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J Orthop Trauma. 2012 Feb;26(2):110-6. doi: 10.1097/BOT.0b013e318216b403.

Redisplacement of diaphyseal fractures of the forearm after closed reduction in children: a retrospective analysis of risk factors.

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  • 1Department of Orthopedics, Tri-Service General Hospital, Taipei, Taiwan, Republic of China.

Abstract

OBJECTIVES:

Manipulation and plaster fixation is the primary management for diaphyseal fractures of the radius and/or ulna in children. This study was designed to evaluate risk factors of fracture redisplacement after closed reduction and cast immobilization.

DESIGN:

Retrospective study.

SETTING:

Tertiary hospital.

PATIENTS:

Fifty-seven children with fractures of the radius were included.

INTERVENTION:

The medical records of patients with/without ulna treated with closed reduction and casting were reviewed.

MAIN OUTCOME MEASURES:

Data analyzed were age, sex, dominant hand, fracture pattern, reduction quality, experience of the surgeon, and type of anesthesia. Logistic regression was used for multivariate analysis.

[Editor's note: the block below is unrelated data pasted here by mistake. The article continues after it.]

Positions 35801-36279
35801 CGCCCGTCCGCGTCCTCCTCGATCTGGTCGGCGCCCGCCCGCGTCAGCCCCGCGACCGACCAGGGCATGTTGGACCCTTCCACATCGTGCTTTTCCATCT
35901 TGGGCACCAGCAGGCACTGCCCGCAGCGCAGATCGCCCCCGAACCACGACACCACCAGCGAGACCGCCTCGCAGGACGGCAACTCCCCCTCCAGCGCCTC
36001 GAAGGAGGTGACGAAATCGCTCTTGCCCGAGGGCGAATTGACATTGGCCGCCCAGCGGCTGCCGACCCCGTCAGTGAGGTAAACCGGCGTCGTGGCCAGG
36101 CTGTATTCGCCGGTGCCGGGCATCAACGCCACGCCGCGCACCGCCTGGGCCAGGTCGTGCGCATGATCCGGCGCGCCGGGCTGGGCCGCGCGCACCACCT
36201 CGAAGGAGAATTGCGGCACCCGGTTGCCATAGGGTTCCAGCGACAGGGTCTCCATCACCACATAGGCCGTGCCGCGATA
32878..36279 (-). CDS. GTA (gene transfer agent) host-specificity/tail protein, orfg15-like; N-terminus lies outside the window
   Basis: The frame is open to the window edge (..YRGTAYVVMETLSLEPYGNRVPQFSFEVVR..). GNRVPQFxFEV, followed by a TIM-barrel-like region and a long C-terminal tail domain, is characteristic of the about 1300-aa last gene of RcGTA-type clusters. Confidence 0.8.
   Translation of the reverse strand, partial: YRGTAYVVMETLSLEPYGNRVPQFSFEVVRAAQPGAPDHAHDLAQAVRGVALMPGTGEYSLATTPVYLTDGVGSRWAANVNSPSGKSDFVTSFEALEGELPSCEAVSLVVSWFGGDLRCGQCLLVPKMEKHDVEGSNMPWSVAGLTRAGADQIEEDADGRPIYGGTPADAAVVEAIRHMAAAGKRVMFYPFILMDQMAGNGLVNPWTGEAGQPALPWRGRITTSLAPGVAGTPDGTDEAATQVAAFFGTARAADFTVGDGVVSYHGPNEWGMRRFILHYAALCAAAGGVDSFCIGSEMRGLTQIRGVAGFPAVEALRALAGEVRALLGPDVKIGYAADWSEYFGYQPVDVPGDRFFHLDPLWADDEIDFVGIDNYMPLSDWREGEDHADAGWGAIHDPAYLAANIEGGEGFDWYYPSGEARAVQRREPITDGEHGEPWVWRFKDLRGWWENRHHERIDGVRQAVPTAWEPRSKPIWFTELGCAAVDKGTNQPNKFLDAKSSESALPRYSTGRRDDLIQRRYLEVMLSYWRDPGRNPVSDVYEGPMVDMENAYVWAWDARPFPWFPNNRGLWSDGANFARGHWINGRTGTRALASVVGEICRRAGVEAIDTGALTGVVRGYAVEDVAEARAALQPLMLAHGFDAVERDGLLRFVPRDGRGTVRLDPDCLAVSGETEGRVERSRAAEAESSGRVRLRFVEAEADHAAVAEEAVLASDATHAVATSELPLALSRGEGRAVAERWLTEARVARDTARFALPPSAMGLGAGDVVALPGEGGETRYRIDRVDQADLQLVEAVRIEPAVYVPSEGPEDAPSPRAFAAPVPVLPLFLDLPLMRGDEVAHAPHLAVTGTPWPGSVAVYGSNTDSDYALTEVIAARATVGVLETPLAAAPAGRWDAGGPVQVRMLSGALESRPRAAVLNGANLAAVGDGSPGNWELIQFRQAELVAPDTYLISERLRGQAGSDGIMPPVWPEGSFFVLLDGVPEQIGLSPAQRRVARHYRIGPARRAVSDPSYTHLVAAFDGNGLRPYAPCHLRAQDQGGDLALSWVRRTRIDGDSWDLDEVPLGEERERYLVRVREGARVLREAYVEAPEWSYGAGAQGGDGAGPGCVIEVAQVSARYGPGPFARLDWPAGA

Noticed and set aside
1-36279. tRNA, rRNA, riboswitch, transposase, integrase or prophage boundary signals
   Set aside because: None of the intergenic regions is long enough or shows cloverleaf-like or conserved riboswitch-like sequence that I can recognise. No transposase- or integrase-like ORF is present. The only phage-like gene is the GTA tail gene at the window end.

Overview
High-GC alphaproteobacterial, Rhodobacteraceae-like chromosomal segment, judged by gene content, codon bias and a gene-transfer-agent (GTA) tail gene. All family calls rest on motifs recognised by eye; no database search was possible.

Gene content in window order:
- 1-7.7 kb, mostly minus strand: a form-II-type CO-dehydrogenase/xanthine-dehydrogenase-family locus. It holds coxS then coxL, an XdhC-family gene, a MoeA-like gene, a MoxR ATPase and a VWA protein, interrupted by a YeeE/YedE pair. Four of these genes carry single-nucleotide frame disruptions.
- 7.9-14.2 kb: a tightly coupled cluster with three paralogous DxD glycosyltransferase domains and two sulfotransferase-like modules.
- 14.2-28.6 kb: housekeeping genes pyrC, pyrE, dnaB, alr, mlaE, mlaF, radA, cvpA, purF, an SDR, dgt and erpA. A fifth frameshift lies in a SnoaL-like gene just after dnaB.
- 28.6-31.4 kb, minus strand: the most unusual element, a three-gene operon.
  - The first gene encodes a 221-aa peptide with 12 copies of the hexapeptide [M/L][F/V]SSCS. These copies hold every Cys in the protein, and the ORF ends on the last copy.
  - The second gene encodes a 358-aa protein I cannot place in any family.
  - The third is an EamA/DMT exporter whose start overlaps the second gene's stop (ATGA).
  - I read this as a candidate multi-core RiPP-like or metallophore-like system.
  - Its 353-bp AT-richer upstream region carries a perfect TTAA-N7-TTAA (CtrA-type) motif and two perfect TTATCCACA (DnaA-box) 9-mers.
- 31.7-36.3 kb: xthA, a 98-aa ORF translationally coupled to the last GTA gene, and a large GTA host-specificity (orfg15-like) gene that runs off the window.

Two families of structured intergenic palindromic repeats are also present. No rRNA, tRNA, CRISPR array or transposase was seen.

RESULTS:

There were 41 (71.9%) males and 16 (28.1%) females with a mean age of 9.74 ± 3.07 years. There were 53 radius fractures and 54 ulna fractures, and 22 subjects experienced redisplacement. The redisplacement rate of radius fractures was 34% and of ulnar fractures was 27.8%. Multivariate analysis showed that the factors associated with redisplacement of radius fractures were fair reduction quality [odds ratio (OR), 8.45] and complete fracture (OR 9.62) and those for redisplacement of ulna fractures were fair reduction quality (OR 8.10) and complete fracture (OR 8.43).

CONCLUSIONS:

Poorer reduction and complete fracture are more likely to result in redisplacement, and surgical management may be considered in these cases.

[PubMed - indexed for MEDLINE]
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